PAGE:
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Menomonie, Wis. — Inside school walls may have been the coolest place in August for a group of University of Wisconsin-Stout early childhood education graduates teaching in the desert southwest, in Arizona.
Six 2011 alumni, all in their first jobs and five in their first year, are teaching within 35 miles of each other. Four of them are kindergarten teachers at Imagine Coolidge Elementary in Coolidge, south of Phoenix. The other two are at schools in the nearby towns of Chandler and Gilbert, in the Phoenix metro area.
School started Aug. 6.
The four alumni at Imagine Coolidge are Amanda Mitchell of Farmington, Minn.; Lauryn Engleman of Andover, Minn.;Brandon Baldry, of New Auburn; and Robin Maukstad, of Colfax.
Imagine Coolidge, kindergarten through sixth grade, has 36 instructors and 830 students.
Emalee Sparks, of Rochester, Minn., teaches at American Leadership Academy in Gilbert. Sara Weix, of Durand, is at Athlos Traditional Academy, part of Legacy Traditional Schools, in Chandler. Both schools go through eighth grade.
Many of the UW-Stout graduates found out about open positions through Mitchell, who is in her second year at Imagine Coolidge. When she heard of the openings, she sent out the word.
Imagine Coolidge Principal Michelle Stout, no relation to UW-Stout’s founder James Huff Stout, is happy with the UW-Stout contingent, the highest represented university at the school. “Teachers from the Midwest have an awesome work ethic and are excellent teachers,” she said.
The school also recruits teachers from Michigan and Minnesota.
In their new surroundings, the Arizona group gets together from time to time to unwind and talk about their new vocations.
They and other ECE alumni, not only in Arizona, also keep in touch with each other in person and online. They share teaching ideas and resources, upload pictures of their classrooms and comment on each other’s statuses on the UW-Stout early childhood education Facebook page.
“If one of us had a rough day, you can count on the Stout grads to make a nice comment to cheer you up and lift your spirits,” Mitchell said.
Mitchell was hired in July 2011 and shortly thereafter made the trek from Minnesota to Arizona, arriving within a week of the start of school.
“My resume was ready, since I worked with Stout’s Career Services, and I really believe it was a large part of getting me this job,” Mitchell said. “I had a phone interview and was instantly offered the kindergarten position.”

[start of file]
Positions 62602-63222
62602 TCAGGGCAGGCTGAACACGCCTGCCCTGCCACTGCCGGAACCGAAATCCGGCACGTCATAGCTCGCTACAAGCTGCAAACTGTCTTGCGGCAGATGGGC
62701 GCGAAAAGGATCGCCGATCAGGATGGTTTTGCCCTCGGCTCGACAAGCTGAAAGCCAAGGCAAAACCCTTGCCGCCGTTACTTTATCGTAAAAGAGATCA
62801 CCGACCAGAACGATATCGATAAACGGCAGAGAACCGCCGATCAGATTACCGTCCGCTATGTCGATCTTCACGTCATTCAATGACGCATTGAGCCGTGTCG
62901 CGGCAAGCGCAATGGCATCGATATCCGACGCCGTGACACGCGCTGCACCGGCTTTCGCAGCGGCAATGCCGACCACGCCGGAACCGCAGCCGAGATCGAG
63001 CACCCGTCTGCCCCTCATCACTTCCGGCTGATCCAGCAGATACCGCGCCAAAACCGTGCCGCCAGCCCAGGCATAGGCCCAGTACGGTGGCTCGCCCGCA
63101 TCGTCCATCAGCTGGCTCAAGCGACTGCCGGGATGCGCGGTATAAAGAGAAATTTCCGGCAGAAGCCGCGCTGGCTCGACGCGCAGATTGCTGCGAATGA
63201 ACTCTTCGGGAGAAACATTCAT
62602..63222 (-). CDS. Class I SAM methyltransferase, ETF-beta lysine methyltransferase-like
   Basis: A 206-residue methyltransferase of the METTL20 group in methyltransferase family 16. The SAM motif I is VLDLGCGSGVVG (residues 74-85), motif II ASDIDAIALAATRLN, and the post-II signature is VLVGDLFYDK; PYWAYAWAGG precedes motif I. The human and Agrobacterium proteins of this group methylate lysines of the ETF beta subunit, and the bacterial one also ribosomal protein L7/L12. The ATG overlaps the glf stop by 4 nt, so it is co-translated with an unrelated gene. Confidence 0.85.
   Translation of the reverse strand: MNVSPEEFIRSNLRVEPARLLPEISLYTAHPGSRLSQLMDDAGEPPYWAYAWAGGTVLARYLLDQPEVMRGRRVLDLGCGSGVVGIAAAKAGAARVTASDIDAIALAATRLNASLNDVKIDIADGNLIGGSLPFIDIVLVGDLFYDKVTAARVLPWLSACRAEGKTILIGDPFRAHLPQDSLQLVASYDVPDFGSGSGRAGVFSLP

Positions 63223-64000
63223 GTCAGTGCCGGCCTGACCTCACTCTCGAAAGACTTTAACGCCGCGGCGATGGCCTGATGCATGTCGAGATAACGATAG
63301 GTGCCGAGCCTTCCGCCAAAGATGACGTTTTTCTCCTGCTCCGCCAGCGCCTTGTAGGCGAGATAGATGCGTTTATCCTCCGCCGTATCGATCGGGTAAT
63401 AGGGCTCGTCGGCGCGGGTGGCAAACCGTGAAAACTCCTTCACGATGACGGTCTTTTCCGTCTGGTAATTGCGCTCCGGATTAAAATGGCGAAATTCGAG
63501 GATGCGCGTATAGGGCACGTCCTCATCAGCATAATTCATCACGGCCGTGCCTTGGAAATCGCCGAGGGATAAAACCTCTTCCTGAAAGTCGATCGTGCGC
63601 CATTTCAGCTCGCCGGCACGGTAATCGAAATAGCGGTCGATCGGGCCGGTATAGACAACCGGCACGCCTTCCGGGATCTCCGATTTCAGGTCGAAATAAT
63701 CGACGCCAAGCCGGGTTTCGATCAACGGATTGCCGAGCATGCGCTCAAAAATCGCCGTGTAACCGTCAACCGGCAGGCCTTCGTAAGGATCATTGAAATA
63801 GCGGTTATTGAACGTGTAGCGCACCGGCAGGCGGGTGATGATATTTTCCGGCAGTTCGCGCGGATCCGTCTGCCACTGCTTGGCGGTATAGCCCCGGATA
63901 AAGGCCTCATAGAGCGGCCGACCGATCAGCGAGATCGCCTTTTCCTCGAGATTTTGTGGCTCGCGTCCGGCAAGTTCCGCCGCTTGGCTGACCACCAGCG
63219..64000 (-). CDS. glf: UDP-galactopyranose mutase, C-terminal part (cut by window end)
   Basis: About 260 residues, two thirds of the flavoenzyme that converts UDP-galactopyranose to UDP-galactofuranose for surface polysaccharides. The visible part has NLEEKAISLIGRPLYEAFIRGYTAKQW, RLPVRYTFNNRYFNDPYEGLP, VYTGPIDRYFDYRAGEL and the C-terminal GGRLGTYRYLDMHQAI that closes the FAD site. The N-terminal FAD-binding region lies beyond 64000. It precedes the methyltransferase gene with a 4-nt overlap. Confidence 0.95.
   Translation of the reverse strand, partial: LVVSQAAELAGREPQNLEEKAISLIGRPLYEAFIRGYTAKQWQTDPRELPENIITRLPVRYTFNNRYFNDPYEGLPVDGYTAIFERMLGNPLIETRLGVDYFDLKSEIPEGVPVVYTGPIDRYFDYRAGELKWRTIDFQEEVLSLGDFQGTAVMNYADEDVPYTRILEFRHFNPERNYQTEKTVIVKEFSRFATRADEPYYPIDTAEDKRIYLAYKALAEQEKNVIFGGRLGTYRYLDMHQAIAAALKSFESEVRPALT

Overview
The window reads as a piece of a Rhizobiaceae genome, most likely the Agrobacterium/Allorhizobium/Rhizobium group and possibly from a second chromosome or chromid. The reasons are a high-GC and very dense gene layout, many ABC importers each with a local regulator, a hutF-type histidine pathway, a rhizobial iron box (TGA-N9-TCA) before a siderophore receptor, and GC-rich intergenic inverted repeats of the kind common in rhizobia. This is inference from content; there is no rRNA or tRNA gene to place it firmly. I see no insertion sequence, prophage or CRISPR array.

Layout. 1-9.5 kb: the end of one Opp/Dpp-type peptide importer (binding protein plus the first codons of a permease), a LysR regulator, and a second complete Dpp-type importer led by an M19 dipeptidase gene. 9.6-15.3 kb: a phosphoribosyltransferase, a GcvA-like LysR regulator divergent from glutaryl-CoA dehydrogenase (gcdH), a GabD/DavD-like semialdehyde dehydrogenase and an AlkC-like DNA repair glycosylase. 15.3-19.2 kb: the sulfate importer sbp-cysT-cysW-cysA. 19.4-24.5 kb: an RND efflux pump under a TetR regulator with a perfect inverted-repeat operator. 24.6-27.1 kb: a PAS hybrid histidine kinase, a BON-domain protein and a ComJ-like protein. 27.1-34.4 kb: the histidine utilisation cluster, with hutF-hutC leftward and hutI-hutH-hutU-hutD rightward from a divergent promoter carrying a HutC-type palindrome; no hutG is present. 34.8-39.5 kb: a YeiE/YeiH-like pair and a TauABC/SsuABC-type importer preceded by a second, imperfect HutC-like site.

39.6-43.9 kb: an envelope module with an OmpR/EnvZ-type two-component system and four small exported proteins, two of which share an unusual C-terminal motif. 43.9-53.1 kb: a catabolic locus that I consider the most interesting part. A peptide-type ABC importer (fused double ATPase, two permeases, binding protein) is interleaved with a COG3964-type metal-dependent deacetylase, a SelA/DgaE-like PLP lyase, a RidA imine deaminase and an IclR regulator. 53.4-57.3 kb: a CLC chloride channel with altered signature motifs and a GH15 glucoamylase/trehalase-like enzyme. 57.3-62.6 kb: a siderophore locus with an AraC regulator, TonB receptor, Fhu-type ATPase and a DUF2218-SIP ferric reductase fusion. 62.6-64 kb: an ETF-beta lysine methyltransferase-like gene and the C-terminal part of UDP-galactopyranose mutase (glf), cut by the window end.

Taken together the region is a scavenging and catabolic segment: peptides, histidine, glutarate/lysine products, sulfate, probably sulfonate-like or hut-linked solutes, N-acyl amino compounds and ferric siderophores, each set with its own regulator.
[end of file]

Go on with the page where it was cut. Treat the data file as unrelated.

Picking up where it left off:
One year later Mitchell is breathing a little easier. “I lived through my first year as a teacher, and it was the hardest year of my life, but I learned so much,” she said.
She is now the kindergarten team lead since the other three members are new to the school and are first-time teachers. “It is strange being in such a leading role my second year teaching, but I love it,” Mitchell said.
One thing she has learned over the year is how important she is to her students. “Most come from poor backgrounds and it is up to me to be a good role model, a trusted friend, a provider of learning resources and sometimes of snacks or lunches. These students love their teachers more than ever, and all they need is a chance to really make a difference,”Mitchell said.
Despite the angst of her first year, Mitchell — like her UW-Stout colleagues — said she feels well-prepared to teach. She thanks her professors and peers for her success.
Engleman was born in Arizona but grew up in Minnesota. When looking for a job, she was open to employment in any state, although returning to Arizona had been in the back of her mind, she said.
“I heard about the job on a Monday, sent my resume to the school on Tuesday, got a call for an interview on Wednesday, had my phone interview on Friday and was offered the job shortly after. What a week,” she said.
Engleman is learning as well as teaching. “I am learning how flexible you have to be and to over-plan because the worst thing that can happen is you don’t have enough things planned for your day,” she said.
She also is learning the importance of taking time for herself: “As a teacher, my job never ends. When I get home from school and on the weekends, I am constantly working.” She has decided to allow Saturdays as personal days. “No work, no school, just relaxation … preferably by the pool,” she said.
First-grade teacher Weix applied to Athlos Traditional Academy because she wanted to work at a charter school. “I really liked how they could choose their own curriculum,” she said. She also likes that teachers work in teams.
Weix always wanted to be an elementary school teacher and chose UW-Stout because of its excellent program, she said.
Maukstad heard about the job through Engleman, who told her Imagine was looking for another kindergarten teacher. “I emailed my resume to Lauryn. A couple days later the principal called me to set up a phone interview. I had my interview and they offered me the job,” Maukstad said.
Imagine Coolidge was the only out-of-state position she applied for. Knowing so many people from UW-Stout has helped. “It’s nice to see familiar faces.”
The UW-Stout alumni have 22 to 33 students in their classrooms.
“It is a lot to handle at times and is a challenge, but I feel it is helping me become a better teacher,” Engleman said of her 33 “wonderful students. I am learning how to perfect my classroom management skills and am finding out what works and what doesn’t.”
UW-Stout’s ECE coursework and student teaching experiences also are serving the alumni well. “Because of Dr. Jill’s intensive lessons on how to write objectives, I am able to incorporate that into my lesson plans and really know and understand what I am teaching my students,” Engleman said, referring to ECE program director Jill Klefstad.
“I have been able to apply so many of the skills that were taught in my classes,” Weix said.